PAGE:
While the thermometer continues to rise above the 25°C mark around midday, many measures are already being taken to combat heat stress in the dairy barn -additional drinking troughs, sprinkler systems, and fans. But despite all the efforts being made by our trusted milk suppliers: the calves are also not safe from heat stress and should not be forgotten!
The heat on the farm is no less difficult to endure for the youngest than for the adult cows. The temperature at which they feel comfortable is a bit higher, but, ultimately, it is clearly too hot for them at 25 degrees. Compared to cows, calves dehydrate much faster. The symptoms in this case are similar to those of adult cows: The calves only start to sweat (to cool themselves through evaporation) and pant with their mouths open so that they can release more heat through the exhaled air. If the breathing rate rises significantly above the normal 16-50 breaths per minute, the calves are clearly too warm. At first, they lie down less often so as to enlarge the “cooling surface”, and it’s only when dehydration is already evident that the muscles start to tremble and they have to lie down again due to exhaustion. The body temperature can then rise up to 40°C. In the worst case, excessive heat stress can lead to the calf’s death.
Even if heat stress has not yet resulted in these serious and obvious reactions, the calves are already suffering: they use almost twice as much water as normal and considerably more energy. Nevertheless, they also lose their appetite, so they tend to take in less liquid, milk replacer and feed, which increases exhaustion. Persistent exhaustion in turn weakens the immune system and paves the way for other problems such as diarrhoea, but also fly maggot infestation, navel infections and other unsightly complications. In order to prevent this downward spiral, measures must be taken early to protect the calves from heat stress.
Fortunately, there are a number of simple measures that can be taken to make summer much more pleasant for calves and to prevent serious consequences.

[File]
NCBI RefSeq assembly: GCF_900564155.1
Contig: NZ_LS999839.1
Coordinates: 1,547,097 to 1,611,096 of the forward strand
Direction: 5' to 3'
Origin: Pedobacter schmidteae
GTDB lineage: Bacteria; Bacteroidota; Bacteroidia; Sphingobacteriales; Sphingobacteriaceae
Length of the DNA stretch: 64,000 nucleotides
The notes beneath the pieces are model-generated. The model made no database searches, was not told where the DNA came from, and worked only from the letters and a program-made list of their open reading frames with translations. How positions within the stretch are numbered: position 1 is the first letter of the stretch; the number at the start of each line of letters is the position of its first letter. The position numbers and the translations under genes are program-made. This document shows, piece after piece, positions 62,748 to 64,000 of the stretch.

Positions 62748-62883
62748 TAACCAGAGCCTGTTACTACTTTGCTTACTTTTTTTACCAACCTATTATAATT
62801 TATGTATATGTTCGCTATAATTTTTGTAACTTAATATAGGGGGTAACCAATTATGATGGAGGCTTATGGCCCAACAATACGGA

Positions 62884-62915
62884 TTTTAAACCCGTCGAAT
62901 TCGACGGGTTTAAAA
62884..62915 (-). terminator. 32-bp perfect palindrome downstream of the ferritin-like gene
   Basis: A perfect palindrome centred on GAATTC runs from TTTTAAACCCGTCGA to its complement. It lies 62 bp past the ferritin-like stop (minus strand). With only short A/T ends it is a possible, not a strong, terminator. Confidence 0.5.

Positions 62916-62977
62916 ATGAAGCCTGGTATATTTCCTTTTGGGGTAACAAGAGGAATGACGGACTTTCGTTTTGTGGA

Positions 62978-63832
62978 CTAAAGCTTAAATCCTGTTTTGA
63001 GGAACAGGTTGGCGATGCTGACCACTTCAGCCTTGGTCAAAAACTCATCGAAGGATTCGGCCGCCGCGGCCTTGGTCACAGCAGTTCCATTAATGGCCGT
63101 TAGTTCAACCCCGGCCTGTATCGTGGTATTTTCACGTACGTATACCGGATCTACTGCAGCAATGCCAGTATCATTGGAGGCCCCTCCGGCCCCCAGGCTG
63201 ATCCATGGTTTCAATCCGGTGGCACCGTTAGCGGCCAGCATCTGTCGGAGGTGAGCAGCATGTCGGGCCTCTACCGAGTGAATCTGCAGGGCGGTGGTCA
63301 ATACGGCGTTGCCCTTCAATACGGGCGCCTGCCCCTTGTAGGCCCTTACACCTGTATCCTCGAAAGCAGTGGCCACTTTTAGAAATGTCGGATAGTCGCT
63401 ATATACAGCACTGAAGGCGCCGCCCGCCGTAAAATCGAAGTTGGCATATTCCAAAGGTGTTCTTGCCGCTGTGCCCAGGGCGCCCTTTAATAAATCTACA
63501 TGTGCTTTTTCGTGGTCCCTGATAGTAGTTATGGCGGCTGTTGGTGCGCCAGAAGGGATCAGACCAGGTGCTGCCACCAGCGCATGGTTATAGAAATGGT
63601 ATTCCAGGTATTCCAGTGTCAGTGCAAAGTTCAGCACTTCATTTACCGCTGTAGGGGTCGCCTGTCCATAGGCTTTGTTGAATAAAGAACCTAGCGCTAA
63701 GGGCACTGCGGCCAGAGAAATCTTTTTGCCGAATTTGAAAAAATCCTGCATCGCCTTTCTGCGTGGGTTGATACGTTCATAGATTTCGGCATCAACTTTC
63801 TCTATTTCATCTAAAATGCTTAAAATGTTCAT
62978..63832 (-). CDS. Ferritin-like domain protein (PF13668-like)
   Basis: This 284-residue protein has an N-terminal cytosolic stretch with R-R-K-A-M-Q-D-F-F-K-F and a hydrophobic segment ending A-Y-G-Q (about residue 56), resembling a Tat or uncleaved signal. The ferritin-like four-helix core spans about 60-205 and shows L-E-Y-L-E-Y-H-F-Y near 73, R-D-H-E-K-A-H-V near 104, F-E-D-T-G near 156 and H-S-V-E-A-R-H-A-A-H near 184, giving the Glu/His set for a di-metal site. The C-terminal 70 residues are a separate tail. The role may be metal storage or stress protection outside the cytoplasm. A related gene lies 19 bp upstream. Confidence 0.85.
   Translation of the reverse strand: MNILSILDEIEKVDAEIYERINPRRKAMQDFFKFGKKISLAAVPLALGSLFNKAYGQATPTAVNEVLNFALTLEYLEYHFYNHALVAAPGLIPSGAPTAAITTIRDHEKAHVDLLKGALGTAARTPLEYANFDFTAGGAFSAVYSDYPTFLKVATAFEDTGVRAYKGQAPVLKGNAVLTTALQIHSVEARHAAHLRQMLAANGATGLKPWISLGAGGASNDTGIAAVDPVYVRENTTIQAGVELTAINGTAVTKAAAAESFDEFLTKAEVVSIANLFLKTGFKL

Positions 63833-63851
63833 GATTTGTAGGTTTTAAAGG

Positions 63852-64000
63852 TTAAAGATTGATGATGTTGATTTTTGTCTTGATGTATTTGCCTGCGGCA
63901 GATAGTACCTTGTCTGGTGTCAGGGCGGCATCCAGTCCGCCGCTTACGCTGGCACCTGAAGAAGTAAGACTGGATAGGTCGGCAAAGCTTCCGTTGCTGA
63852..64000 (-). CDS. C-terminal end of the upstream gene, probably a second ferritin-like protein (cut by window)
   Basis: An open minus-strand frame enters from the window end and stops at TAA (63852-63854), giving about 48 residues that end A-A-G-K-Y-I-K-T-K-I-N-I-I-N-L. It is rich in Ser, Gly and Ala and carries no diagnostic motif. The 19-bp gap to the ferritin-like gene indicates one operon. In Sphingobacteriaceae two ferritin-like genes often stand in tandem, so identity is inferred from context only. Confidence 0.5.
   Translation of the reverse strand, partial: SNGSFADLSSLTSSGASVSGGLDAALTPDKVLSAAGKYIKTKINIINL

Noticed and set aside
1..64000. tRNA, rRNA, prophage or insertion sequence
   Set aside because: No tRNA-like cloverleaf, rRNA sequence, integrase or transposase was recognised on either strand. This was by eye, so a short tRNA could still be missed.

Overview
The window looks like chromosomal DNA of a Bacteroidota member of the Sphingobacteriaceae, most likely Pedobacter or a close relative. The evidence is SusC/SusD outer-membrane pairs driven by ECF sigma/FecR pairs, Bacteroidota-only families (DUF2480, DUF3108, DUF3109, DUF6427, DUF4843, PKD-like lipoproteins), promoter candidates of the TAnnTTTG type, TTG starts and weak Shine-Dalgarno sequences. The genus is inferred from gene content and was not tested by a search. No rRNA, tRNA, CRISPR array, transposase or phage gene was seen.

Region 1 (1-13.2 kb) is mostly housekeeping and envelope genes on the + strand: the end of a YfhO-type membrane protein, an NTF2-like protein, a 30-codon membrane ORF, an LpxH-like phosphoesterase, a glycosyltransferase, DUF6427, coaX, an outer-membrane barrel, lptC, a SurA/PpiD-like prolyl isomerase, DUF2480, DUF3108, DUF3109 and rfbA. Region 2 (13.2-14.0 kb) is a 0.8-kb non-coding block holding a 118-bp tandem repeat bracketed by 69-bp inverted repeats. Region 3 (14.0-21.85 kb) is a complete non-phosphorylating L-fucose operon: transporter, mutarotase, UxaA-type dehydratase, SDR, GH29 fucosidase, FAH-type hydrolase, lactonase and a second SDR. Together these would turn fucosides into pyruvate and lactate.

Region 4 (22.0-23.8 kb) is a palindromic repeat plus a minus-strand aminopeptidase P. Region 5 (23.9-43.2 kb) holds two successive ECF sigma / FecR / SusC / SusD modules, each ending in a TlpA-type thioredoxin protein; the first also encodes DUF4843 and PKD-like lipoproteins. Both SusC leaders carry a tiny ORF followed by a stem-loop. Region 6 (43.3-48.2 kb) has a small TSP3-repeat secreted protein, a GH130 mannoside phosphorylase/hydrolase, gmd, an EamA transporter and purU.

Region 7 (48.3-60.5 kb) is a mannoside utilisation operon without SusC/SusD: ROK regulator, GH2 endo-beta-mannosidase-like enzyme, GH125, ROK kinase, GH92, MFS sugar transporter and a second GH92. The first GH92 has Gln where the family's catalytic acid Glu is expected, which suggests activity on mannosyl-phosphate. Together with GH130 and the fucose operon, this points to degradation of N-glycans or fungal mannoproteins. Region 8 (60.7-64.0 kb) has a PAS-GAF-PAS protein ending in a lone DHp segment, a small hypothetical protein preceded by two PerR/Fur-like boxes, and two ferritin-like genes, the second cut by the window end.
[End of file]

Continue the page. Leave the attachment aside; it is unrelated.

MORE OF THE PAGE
💧First, the most important thing: water, water, water. Water requirements of calves as well as cows increase significantly at these temperatures, while at the same time less is absorbed by the milk exchanger. Plenty of water of good quality MUST be available at all times!
Further measures concern the stabling: That which provides sufficient warmth in winter is now doing a disservice to the calves: Draft-proof igloos, straw litter, wind-protected corners with lots of sun contribute even more to overheating the calf’s stalls.
🌚Shade: First of all, it is recommended that igloos be moved to shady corners or covered, for example with a large awning or a foil.
💨Air: Calf igloos heat up very quickly. In order to improve the air circulation, all available openings should be opened and the igloo should be “jacked up”, for example on bricks, to allow fresh air to be supplied from below. Greater distances between the individual igloos also improve circulation. If the calves are housed in stables, windows and curtains should be opened and additional fans are recommended -however, if possible, do not expose the calves to a direct draught. Fans can also provide relief outdoors when there is no wind and scorching temperatures.
⛱Insulation: Straw and hay are used for thermal insulation in winter. In summer, however, this is counterproductive – Sand, for example, conducts body heat much better. So if possible, spread sand around, which also prevents fly maggots. Then, for the first few hours, check whether individual calves start to eat the sand.
🐄Stocking density: Overcrowding further aggravates heat generation and lack of air circulation: Avoid overcrowding if possible and strive for the lowest possible stocking density.
🌿Other measures concern feeding management. It is advisable to shift the feeding to the early morning and late evening hours when the temperatures are not quite as high. This has the added advantage that fewer flies and pests gather around the drinking buckets exposed to the midday sun.
Additional drinking troughs containing electrolytes are also recommended to compensate for the loss of water through sweat.
First aid in a heat emergency
If, despite all your efforts, you suddenly find a heat-stressed calf, perhaps even lying on its side and breathing shallowly, you must take emergency measures immediately: Call the vet, bring the affected animal to a cool place and water it until the vet arrives! Water it? Yes, exactly. Fill a watering can with cool water (not ice cold water) and keep wetting the calf with water to lower the body temperature. The water should be applied so as to moisten the calf without soaking it, because the greatest effect is derived not from the water itself, but from the subsequent evaporative cooling. Also, make sure that fresh, cool, and clean water is provided for drinking.
JOSERA VitalTrunk is a versatile special product for supplementing whole milk, as an electrolyte drink and for use as a calving drink after calving.
In addition to vitamins and trace elements, JOSERA VitalTrunk contains important electrolytes, so that the electrolyte loss of sodium, potassium and chloride is balanced. In addition, the glucose contained in the drink provides the calf with quickly available energy.
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